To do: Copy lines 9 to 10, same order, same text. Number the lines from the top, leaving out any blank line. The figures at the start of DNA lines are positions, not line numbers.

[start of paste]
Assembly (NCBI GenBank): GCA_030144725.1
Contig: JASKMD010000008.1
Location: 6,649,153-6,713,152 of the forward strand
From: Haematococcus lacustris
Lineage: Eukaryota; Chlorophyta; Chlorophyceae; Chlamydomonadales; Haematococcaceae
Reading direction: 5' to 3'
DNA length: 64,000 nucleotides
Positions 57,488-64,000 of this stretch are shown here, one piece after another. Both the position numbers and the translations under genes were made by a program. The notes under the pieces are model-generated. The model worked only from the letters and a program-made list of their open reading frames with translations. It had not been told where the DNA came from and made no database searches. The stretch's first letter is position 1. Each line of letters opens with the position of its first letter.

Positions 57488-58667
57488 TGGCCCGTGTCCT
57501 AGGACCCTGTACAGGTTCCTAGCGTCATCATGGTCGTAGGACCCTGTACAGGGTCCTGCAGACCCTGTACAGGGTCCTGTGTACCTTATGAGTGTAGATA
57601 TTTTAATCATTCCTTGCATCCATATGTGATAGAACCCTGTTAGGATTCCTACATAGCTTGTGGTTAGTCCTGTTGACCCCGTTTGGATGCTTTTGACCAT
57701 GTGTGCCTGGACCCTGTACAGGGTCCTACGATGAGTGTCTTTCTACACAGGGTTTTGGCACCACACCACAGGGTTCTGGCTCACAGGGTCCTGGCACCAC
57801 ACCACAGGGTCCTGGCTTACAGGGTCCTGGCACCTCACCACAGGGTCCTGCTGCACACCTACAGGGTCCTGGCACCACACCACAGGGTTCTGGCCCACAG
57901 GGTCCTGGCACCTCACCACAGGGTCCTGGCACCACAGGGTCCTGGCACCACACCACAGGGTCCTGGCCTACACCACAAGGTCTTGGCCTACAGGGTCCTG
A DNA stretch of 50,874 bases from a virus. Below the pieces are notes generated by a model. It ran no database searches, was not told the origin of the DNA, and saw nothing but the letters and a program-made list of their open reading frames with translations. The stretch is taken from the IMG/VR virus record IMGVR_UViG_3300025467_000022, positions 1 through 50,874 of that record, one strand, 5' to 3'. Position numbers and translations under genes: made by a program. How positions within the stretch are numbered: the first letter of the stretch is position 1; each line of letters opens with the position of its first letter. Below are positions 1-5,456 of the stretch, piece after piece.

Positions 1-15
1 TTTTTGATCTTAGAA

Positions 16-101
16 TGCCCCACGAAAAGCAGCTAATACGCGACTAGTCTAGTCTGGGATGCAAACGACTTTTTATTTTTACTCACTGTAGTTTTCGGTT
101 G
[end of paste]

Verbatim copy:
Positions 57488-58667
57488 TGGCCCGTGTCCT